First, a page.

BEIJNG (BLOOMBERG) – The summer chaos seen in some Chinese tourist destinations is a reminder of how far the country is from returning to normality as the government continues with its zero-tolerance approach toward Covid-19.
With daily virus cases almost in single digits at the end of June, and the international border still effectively shut, millions of Chinese were looking for a break.
Instead, tens of thousands ended up being caught up in lockdowns in travel hotspots such as Tibet and the tropical island of Hainan.
The mayhem dealt a blow not only to peoples’ willingness to take a risk on travel, but also to the airlines, hotels, tour guides and restaurants which depend on what was an US$830 billion (S$1.16 trillion) industry before the pandemic began.
Further reductions in consumption would be another strain on China’s economy, which is struggling amid a slumping property market, disruptions from ongoing Covid-19 restrictions and power shortages. Local government finances in tourist areas would also be affected.
“I don’t think you can be optimistic about the tourism sector in the short-run,” said Mr Gary Ng, a senior economist at Natixis SA in Hong Kong.
“Tourism spending actually managed to hold up in 2021 because people couldn’t go travelling elsewhere”, but that’s not happening now, even though people still can’t travel easily overseas, he said.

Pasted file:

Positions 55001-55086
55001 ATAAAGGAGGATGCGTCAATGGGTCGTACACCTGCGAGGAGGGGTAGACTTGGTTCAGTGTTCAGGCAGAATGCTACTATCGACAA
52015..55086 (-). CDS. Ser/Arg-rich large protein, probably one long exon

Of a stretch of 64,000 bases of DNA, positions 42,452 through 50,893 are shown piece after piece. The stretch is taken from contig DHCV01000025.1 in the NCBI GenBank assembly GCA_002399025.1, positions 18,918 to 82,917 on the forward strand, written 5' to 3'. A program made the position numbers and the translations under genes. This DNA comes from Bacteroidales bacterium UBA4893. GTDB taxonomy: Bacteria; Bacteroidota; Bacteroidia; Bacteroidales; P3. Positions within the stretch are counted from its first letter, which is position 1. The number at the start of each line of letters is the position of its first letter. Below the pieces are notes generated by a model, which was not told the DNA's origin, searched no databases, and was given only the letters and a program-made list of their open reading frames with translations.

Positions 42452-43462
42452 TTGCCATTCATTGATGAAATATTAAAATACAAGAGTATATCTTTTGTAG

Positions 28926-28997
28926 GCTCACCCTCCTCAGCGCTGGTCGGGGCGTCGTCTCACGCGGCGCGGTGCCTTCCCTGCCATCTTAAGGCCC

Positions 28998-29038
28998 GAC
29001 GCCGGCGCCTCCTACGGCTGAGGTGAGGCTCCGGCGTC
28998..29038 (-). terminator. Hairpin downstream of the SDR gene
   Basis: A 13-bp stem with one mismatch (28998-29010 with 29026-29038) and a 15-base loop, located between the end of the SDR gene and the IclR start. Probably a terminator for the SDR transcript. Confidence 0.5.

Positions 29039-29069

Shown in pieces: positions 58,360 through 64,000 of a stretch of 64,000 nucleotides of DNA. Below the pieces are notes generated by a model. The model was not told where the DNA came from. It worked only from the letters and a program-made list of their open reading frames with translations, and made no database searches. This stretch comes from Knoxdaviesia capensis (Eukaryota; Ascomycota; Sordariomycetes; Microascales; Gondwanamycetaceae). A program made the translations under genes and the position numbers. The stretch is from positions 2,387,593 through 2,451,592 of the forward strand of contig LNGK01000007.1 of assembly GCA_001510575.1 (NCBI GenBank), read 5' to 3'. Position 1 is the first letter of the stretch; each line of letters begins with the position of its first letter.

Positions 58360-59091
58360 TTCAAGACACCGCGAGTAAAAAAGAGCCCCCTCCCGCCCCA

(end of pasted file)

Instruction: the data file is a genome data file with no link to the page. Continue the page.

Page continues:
The tourism slowdown could drag on China’s third-quarter growth by as much as 0.3 percentage point, according to Mr Ng.
The economy is now projected to expand just 3.5 per cent this year, down from a previous forecast of 3.9 per cent, according to Bloomberg’s latest quarterly survey of economists.
Retail sales, industrial output and investment all slowed and missed economists estimates in July.
Compared with the rest of the world, the strictness of the central government’s Covid-19 approach has helped keep the spread of the virus under control.
Since the start of July there’s only been about 61,000 confirmed cases nationwide – or about 0.004 per cent of China’s population.
Yet, whereas airports in Western countries buckled under the weight of demand and not enough capacity in recent months, in China the travel chaos was caused by pandemic rules – such as preventing people entering or leaving cities when new cases are detected.